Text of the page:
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not sure if this question was answered but when I start doing UWorld now should I do the questions not timed? Also what's tutor mode? Basically if I use UWorld as a learning tool first pass should I not time my questions? Then when my dedicated starts and I do a second pass of UWorld is that when I should time my questions?
Tutor Mode is untimed and reveals the answer/explanation right when you submit a question. Untimed is the same, but doesn't give you answers until you complete all 40. For dedicated, use Mixed Timed Blocks and then before you review all of them, skim all 40 of them and figure out which ones you need to dissect vs. skim.
 
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AlteredScale

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@Backtothebasics8 thanks for making this.

I'm not planning to get UWorld until another few weeks (when I get my disbursement back haha). Should I still focus in on doing 25 questions tutor?

I've been working on Kaplan QBank as well, doing about 10-15 since October-ish.
 
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Syncrohnize

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@Backtothebasics8 thanks for making this.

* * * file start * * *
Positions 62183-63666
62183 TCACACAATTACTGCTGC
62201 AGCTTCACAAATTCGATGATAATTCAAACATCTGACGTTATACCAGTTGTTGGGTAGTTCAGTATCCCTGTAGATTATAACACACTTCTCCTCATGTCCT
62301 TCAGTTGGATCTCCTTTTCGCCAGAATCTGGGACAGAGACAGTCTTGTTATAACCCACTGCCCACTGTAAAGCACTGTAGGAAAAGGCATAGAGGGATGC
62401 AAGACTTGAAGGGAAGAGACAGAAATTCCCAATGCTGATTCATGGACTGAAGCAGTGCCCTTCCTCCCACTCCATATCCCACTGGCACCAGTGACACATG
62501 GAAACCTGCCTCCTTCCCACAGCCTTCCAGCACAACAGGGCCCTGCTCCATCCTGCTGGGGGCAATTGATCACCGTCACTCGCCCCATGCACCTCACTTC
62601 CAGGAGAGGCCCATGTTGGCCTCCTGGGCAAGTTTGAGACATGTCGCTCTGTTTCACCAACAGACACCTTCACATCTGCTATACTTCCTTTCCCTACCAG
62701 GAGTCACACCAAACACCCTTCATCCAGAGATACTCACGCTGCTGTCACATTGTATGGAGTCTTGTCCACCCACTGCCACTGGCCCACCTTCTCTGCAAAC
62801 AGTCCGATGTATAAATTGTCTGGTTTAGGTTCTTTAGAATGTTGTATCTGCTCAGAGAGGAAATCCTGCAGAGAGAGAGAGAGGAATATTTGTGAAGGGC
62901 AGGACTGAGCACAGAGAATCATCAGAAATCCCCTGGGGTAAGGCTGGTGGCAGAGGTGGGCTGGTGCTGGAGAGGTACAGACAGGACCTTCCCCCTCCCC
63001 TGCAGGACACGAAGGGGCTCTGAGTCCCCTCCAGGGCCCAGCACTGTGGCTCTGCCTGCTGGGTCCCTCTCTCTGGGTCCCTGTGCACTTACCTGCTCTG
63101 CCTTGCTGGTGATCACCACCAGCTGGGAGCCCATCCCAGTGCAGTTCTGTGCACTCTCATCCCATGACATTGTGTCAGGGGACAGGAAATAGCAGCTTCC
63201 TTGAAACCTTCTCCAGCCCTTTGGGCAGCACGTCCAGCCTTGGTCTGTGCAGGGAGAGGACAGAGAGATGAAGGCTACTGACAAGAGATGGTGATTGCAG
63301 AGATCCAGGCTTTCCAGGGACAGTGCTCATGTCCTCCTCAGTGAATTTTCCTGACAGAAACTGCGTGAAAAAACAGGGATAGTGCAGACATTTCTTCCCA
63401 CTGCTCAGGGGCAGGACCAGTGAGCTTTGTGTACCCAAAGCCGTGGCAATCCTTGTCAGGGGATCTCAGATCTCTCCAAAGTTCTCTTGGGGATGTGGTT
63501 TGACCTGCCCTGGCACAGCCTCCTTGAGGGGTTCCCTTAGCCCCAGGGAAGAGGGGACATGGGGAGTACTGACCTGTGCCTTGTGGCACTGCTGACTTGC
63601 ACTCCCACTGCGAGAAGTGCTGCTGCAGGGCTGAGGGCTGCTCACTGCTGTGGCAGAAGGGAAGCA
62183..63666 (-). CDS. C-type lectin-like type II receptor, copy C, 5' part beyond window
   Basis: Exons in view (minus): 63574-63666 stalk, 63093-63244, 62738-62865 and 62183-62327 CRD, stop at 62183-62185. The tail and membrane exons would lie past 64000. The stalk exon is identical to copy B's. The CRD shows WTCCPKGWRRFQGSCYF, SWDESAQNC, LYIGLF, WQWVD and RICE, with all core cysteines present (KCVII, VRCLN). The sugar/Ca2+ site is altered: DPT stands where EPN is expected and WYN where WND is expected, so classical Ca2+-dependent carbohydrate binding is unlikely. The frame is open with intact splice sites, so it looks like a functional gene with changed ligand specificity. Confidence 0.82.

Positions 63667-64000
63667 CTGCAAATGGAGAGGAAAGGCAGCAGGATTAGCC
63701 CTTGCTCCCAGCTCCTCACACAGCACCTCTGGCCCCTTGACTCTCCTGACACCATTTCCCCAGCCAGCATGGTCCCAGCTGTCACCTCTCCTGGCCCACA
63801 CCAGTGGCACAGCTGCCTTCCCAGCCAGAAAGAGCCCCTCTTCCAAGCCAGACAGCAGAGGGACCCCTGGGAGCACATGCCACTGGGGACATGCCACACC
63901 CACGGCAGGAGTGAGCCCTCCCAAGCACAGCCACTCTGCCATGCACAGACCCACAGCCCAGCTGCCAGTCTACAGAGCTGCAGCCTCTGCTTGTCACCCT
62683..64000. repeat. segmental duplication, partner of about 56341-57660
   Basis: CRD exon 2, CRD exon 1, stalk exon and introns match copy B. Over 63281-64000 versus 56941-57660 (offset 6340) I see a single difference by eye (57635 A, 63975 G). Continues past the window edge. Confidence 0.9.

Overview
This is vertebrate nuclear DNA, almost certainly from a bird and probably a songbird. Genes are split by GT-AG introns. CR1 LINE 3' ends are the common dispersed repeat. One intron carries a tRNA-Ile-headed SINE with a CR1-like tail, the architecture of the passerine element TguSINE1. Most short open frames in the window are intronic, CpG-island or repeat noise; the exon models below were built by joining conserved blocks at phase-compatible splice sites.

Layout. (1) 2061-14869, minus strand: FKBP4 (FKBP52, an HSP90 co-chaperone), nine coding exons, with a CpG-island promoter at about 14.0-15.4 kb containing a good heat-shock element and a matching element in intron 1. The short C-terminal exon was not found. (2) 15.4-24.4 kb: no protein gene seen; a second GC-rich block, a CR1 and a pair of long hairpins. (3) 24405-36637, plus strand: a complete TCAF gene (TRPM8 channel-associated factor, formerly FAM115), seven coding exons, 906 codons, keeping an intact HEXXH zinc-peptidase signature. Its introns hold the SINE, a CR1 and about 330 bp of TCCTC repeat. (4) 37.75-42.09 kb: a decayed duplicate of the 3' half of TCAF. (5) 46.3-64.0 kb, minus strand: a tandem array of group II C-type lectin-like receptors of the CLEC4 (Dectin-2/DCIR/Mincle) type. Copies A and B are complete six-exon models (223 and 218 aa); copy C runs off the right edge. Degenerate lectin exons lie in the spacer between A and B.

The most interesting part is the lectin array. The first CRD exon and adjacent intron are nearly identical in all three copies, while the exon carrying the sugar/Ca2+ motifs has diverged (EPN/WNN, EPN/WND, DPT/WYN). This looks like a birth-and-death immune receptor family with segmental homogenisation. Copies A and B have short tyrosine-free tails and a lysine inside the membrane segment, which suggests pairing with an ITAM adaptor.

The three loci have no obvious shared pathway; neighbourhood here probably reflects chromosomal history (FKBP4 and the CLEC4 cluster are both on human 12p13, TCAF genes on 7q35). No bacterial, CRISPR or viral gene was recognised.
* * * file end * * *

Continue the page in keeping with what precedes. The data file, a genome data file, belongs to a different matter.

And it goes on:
I'm not planning to get UWorld until another few weeks (when I get my disbursement back haha). Should I still focus in on doing 25 questions tutor?

I've been working on Kaplan QBank as well, doing about 10-15 since October-ish.
Ya quit Kaplan and start UWorld. Good that you did it though, it may help with some stuff. 25 sounds about right, GL


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Ya quit Kaplan and start UWorld. Good that you did it though, it may help with some stuff. 25 sounds about right, GL


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Thanks! Did you do a lot of color coding when annotating into FA from UWorld? Also did you go through UWorld multiple times?
 
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Thanks! Did you do a lot of color coding when annotating into FA from UWorld? Also did you go through UWorld multiple times?
All my annotation in UWorld and First Aid (highlighting, using sticky tabs) was a waste and solely for the purpose of relieving pent up neuroticism. I went thru UWorld 1.6-1.7 times but as I mentioned somewhere I didn't really design this based off what I did.

If you're low on time because you're starting late you can afford an incomplete second pass. The important thing is you're getting exposed to the differentials and jogging your memory continuously before the exam.

If you can't complete the 2nd pass, prioritize Pathology and your weaknesses (but take each individual assessment with a grain of salt, one NBME told me my Cardio was weak, but it really wasn't on my real exam)

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AlteredScale

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All non-verbal annotation in UWorld was a waste and solely for the purpose of relieving pent up neuroticism. I went thru UWorld 1.6-1.7 times but as I mentioned somewhere I didn't really design this based off what I did.


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Appreciate the honesty haha. Thanks again for the advice!!!!